Basis for the claim that you only need 1st jhana?

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Basis for the claim that you only need 1st jhana?

Postby fivebells » Sun Feb 02, 2014 10:53 pm

Is there any basis in the Pali canon for the claim that you only need to attain first jhana in order to complete the path? I think I've read that claim in at least two places, and sort of accepted it as common wisdom, but now I'm having trouble finding scriptural support for it.
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Re: Basis for the claim that you only need 1st jhana?

Postby cooran » Sun Feb 02, 2014 11:32 pm

Hello fivebells,

You may find this teaching article by Bhikkhu Bodhi clarifies things for you:

The Jhanas and the Lay Disciple according to the Pali Suttas
http://www.viet.net/anson/ebud/ebdha267.htm

with metta,
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Re: Basis for the claim that you only need 1st jhana?

Postby culaavuso » Mon Feb 03, 2014 1:04 am

fivebells wrote:Is there any basis in the Pali canon for the claim that you only need to attain first jhana in order to complete the path?


AN 9.36
AN 9.36: Jhana Sutta wrote:"Suppose that an archer or archer's apprentice were to practice on a straw man or mound of clay, so that after a while he would become able to shoot long distances, to fire accurate shots in rapid succession, and to pierce great masses. In the same way, there is the case where a monk... enters & remains in the first jhana: rapture & pleasure born of seclusion, accompanied by directed thought & evaluation. He regards whatever phenomena there that are connected with form, feeling, perception, fabrications, & consciousness, as inconstant, stressful, a disease, a cancer, an arrow, painful, an affliction, alien, a disintegration, an emptiness, not-self. He turns his mind away from those phenomena, and having done so, inclines his mind to the property of deathlessness: 'This is peace, this is exquisite — the resolution of all fabrications; the relinquishment of all acquisitions; the ending of craving; dispassion; cessation; Unbinding.'

"Staying right there, he reaches the ending of the mental fermentations. Or, if not, then — through this very dhamma-passion, this very dhamma-delight, and from the total wasting away of the first five of the fetters — he is due to be reborn [in the Pure Abodes], there to be totally unbound, never again to return from that world.
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Re: Basis for the claim that you only need 1st jhana?

Postby Spiny Norman » Mon Feb 03, 2014 9:15 am

culaavuso wrote:
AN 9.36: Jhana Sutta wrote:"....there is the case where a monk... enters & remains in the first jhana: ....He turns his mind away from those phenomena, and having done so, inclines his mind to the property of deathlessness: 'This is peace, this is exquisite — the resolution of all fabrications; the relinquishment of all acquisitions; the ending of craving; dispassion; cessation; Unbinding.'


Thanks for that. However the succeeding lines in this sutta seem to paint a different picture, since they refer to the full set of 8 jhanas - why do suttas like this describe the full set of 8 jhanas if the 1st jhana alone is sufficient? :reading:

"'I tell you, the ending of the mental fermentations depends on the first jhana.' Thus was it said, and in reference to this was it said.

(Similarly with the second, third, and fourth jhana.)

"'I tell you, the ending of the mental fermentations depends on the dimension of the infinitude of space.' Thus it has been said. In reference to what was it said? There is the case where a monk, with the complete transcending of perceptions of [physical] form, with the disappearance of perceptions of resistance, and not heeding perceptions of diversity, [perceiving,] 'Infinite space,' enters & remains in the dimension of the infinitude of space."
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Re: Basis for the claim that you only need 1st jhana?

Postby SarathW » Mon Feb 03, 2014 12:01 pm

Hi SN
The way I understand What ever the level of jhanas, it is important that the meditator desern the following.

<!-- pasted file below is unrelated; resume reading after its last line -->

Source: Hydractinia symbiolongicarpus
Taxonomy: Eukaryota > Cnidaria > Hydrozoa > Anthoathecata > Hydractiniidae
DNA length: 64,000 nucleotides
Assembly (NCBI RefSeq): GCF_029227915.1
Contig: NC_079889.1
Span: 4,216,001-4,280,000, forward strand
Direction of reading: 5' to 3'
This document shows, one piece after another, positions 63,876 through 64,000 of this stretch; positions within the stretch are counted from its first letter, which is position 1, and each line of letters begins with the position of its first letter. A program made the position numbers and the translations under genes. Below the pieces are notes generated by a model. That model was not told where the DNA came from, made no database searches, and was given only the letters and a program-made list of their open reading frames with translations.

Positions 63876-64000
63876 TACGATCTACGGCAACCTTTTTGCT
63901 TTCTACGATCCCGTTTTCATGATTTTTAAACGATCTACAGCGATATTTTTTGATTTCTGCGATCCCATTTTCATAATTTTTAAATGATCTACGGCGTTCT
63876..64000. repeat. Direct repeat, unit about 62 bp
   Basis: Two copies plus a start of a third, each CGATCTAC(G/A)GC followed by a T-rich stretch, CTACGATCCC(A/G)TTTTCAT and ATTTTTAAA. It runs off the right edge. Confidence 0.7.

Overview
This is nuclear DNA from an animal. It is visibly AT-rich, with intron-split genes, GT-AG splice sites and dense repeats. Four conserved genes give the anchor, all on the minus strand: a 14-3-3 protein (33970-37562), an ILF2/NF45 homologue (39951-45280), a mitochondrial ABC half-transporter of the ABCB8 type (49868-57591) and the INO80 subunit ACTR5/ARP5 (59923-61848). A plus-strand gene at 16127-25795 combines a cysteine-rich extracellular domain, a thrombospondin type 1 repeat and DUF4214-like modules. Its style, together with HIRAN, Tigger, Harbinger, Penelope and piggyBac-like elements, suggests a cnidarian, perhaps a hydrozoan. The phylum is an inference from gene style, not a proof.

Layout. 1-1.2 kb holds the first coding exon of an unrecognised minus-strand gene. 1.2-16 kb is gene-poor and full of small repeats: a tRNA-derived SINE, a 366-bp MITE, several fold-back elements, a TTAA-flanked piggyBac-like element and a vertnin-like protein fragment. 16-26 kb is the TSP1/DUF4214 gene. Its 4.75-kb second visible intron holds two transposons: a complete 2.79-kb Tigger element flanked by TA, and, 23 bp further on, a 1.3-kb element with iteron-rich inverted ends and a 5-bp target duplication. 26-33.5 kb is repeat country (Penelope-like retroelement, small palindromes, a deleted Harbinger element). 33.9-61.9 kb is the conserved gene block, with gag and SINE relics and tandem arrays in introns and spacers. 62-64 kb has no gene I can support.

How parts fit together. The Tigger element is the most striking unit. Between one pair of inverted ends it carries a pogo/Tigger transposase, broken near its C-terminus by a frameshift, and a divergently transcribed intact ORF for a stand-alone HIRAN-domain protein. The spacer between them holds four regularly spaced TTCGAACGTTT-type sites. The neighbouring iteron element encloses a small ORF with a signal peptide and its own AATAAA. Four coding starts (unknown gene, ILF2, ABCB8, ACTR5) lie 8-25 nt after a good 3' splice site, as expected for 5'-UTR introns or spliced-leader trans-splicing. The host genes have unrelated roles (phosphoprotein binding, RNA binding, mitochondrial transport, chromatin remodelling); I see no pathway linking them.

=============
He regards whatever phenomena there that are connected with form, feeling, perception, fabrications, & consciousness, as inconstant, stressful, a disease, a cancer, an arrow, painful, an affliction, alien, a disintegration, an emptiness, not-self. He turns his mind away from those phenomena, and having done so, inclines his mind to the property of deathlessness: 'This is peace, this is exquisite — the resolution of all fabrications; the relinquishment of all acquisitions; the ending of craving; dispassion; cessation; Unbinding.'

============
Some meditators may decern it in the first jhana, others may decern it in another level of jhana.
:thinking:
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Re: Basis for the claim that you only need 1st jhana?

Postby fivebells » Mon Feb 03, 2014 1:37 pm

Thanks, everyone. I independently remembered that this is covered in the Right Concentration section of Wings to Awakening., but couldn't delete the question because I'd accidentally put it in a moderator queue.

Spiny, I think "depends" must be a confusing translation.
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Re: Basis for the claim that you only need 1st jhana?

Postby santa100 » Mon Feb 03, 2014 2:46 pm

See Ven. Thanissaro's important introductory note to SN 12.70: http://www.accesstoinsight.org/tipitaka ... .than.html
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Re: Basis for the claim that you only need 1st jhana?

Postby binocular » Mon Feb 03, 2014 2:52 pm

Spiny Norman wrote:Thanks for that. However the succeeding lines in this sutta seem to paint a different picture, since they refer to the full set of 8 jhanas - why do suttas like this describe the full set of 8 jhanas if the 1st jhana alone is sufficient?

I presume because the first jhana might not be sufficient for just anyone.

A similar formulation from MN 20:

First it says:

"There is the case where evil, unskillful thoughts — imbued with desire, aversion, or delusion — arise in a monk while he is referring to and attending to a particular theme. He should attend to another theme, apart from that one, connected with what is skillful. When he is attending to this other theme, apart from that one, connected with what is skillful, then those evil, unskillful thoughts — imbued with desire, aversion, or delusion — are abandoned and subside. With their abandoning, he steadies his mind right within, settles it, unifies it, and concentrates it. Just as a skilled carpenter or his apprentice would use a small peg to knock out, drive out, and pull out a large one; in the same way, if evil, unskillful thoughts — imbued with desire, aversion, or delusion — arise in a monk while he is referring to and attending to a particular theme, he should attend to another theme, apart from that one, connected with what is skillful. When he is attending to this other theme, apart from that one, connected with what is skillful, then those evil, unskillful thoughts — imbued with desire, aversion, or delusion — are abandoned and subside. With their abandoning, he steadies his mind right within, settles it, unifies it, and concentrates it.